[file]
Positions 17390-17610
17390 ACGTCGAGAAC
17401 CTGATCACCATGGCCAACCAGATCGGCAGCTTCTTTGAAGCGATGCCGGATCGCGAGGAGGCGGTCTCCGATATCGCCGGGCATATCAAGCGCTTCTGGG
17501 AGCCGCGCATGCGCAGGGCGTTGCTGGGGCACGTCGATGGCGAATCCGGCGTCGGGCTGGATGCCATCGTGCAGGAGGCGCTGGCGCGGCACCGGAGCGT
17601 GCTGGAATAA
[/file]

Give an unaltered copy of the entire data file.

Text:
Positions 17390-17610
17390 ACGTCGAGAAC
17401 CTGATCACCATGGCCAACCAGATCGGCAGCTTCTTTGAAGCGATGCCGGATCGCGAGGAGGCGGTCTCCGATATCGCCGGGCATATCAAGCGCTTCTGGG
17501 AGCCGCGCATGCGCAGGGCGTTGCTGGGGCACGTCGATGGCGAATCCGGCGTCGGGCTGGATGCCATCGTGCAGGAGGCGCTGGCGCGGCACCGGAGCGT
17601 GCTGGAATAA